Melasis buprestoides (Linnaeus, 1761)
This is a local and sometimes common, or even abundant species, with a very wide distribution; from Portugal east to Central and southern Russia and from southern Scandinavia to the Afrotropical region. In the U.K. it is local across Southern England and Wales north to South Yorkshire and Lancashire although records become sparse in the west; it is our most widespread and frequently recorded eucnemid. Adults are active from April to July or sometimes into August, and the typical habitat is beech and hornbeam woodland (also preferring elm on the continent) or parkland with plenty of damaged or fallen timber but beyond this they have been recorded on a wide range of broadleaved wood. The adults are both diurnal as well as nocturnal; at night they may be found crawling on the surface of logs or low down on trunks, and by day moving rapidly on trunks or fallen timber, or flying low over logs, and occasionally they swarm during hot sunshine. The larvae develop in rather hard and dry dead wood, especially in boughs low down on trunks. Adults emerge head first from the wood during early spring.
Among the U.K. fauna this species is quite distinctive and can be confidently identified from reliable pictures. 6-9mm. The entire upper surface is clothed with fine yellowish pubescence which is most dense and obvious on the head and the anterior part of the pronotum. The head is only narrowly visible from above; convex and densely punctured, the large round eyes being obvious in side view. The eccentric placement of the small second antennomere upon the long and curved basal segment is obvious, segments 4-11 serrate in the female and pectinate in the male. The form of the pronotum is distinctive; broadest behind the front angles and narrowed to just behind the sharp and backwardly produced hind angles. The anterior angles are rounded and produced in dorsal view and the surface is strongly and densely punctured, more strongly so in the male. Scutellum obvious. Elytral with striae well impressed and punctured, a little more deeply so in the female, and finely punctured interstices. The lateral margins are strongly sinuate where the broad epipleura become narrow at the level of the metasternum. Legs long and slender, by comparison the male tibiae are broader and the mid- and hind basal tarsal segments are more strongly developed. Tarsi 5,5,5, without bilobed segments.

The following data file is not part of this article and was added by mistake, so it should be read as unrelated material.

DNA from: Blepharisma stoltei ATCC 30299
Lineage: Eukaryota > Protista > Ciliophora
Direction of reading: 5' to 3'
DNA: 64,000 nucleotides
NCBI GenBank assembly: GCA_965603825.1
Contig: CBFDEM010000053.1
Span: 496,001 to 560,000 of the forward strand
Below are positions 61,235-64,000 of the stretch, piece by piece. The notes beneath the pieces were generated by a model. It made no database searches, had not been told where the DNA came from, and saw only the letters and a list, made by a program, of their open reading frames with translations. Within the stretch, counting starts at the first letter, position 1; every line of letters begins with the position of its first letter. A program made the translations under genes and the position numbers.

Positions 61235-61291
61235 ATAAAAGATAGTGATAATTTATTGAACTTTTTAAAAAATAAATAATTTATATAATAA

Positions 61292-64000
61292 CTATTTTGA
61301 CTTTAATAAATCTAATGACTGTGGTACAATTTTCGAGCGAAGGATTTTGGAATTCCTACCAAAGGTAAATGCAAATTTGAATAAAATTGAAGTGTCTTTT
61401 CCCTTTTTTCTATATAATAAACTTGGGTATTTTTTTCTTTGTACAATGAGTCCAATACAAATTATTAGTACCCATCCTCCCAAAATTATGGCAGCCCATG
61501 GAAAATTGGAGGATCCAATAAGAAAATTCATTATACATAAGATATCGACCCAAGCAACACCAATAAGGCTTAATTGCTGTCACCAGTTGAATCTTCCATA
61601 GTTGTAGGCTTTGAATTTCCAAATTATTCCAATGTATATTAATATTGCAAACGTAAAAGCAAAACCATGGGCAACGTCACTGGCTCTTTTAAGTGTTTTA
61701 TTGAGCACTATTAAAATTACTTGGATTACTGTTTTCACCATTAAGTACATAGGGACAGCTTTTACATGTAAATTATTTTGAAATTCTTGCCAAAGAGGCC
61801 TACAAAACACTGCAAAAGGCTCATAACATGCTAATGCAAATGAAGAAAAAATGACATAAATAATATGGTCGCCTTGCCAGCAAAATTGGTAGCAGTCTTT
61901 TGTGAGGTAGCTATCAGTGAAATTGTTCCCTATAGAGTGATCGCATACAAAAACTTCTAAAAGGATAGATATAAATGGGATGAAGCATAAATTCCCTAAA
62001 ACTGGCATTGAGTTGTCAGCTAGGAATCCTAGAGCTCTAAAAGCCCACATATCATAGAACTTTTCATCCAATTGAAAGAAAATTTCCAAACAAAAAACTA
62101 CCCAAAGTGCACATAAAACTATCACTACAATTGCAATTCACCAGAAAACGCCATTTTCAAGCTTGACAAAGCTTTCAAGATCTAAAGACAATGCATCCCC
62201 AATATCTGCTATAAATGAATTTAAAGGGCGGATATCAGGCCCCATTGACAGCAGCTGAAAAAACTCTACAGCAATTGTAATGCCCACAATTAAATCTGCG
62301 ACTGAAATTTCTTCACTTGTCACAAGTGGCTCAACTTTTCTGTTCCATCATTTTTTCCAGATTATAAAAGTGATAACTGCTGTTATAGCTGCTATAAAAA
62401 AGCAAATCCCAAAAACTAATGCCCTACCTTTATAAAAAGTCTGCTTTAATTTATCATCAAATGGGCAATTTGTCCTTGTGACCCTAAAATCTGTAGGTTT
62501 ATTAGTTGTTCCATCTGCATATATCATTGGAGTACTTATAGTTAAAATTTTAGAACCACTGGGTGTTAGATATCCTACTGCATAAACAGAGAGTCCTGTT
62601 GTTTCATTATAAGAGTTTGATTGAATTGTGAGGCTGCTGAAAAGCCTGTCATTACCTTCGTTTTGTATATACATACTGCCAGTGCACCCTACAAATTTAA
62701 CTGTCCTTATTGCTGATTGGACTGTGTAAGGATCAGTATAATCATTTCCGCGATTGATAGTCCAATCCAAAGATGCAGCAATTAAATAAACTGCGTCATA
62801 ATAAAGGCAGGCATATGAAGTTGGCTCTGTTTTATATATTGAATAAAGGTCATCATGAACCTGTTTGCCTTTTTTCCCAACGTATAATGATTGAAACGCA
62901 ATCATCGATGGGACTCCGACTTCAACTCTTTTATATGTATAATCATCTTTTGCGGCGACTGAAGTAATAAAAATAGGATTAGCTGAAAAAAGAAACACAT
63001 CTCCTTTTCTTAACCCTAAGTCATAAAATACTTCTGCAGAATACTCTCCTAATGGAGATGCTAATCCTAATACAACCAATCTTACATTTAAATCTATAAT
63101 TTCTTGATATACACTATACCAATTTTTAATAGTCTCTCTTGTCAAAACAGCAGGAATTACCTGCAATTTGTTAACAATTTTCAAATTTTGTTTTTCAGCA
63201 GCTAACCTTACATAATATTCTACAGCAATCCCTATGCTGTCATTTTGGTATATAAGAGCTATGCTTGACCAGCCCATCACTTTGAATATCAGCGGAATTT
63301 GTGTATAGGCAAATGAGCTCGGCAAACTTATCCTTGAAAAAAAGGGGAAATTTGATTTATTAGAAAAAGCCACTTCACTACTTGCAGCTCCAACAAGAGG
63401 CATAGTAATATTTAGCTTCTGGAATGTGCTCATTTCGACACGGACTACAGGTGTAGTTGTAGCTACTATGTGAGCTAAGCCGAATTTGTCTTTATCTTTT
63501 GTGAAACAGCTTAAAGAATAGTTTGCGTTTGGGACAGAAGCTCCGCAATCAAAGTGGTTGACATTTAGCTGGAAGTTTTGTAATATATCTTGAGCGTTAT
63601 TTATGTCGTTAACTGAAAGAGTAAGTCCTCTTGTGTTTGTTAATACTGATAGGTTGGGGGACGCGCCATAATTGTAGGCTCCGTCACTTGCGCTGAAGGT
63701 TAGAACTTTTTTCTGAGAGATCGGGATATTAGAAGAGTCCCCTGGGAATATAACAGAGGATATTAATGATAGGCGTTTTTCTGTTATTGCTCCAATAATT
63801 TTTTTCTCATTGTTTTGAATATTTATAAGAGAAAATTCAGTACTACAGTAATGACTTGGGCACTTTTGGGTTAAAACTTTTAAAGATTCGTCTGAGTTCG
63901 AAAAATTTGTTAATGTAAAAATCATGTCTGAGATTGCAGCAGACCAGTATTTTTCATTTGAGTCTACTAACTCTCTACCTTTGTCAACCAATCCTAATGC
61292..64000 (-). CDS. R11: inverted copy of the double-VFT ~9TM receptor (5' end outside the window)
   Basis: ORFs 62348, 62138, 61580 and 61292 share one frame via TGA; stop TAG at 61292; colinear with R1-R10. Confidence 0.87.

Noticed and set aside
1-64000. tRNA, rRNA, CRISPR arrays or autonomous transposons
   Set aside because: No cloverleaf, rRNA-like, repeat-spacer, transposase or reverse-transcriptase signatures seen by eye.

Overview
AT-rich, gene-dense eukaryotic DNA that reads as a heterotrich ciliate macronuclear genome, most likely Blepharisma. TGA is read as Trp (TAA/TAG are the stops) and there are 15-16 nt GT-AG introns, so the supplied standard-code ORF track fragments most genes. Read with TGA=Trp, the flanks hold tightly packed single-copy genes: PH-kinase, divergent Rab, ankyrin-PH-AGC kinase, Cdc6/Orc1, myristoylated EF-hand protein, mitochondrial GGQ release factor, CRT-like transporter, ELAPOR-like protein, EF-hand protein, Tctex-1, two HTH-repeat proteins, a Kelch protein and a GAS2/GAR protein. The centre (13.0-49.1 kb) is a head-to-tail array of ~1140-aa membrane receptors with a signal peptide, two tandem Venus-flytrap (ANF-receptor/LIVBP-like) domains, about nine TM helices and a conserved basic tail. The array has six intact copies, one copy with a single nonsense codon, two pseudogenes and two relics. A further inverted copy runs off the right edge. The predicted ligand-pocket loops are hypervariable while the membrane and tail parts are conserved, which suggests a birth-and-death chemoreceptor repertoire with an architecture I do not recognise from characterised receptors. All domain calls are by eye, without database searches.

MELASIS Olivier, 1790
This is a small genus of about 14 species with a worldwide distribution, 4 species occur in the Nearctic region while only M. buprestoides (Linnaeus, 1761) is widespread in Europe. A second species was recently added to the European list; M. fermini Sanchez-Ruiz & de la Rosa, 2003 is known from 2 localities in Spain, it inhabits broadleaf woodland where the larvae have been observed developing in Alnus glutinosa. All the species are of a very distinctive appearance and vary only in fine detail and colour which ranges from pale brown to almost black. All are saproxylic, developing in a wide range of tree species and all are rather local throughout their range, being localized by the habitat requirements, as with all such groups there has been a decline over recent decades, especially in Europe, due to habitat modification.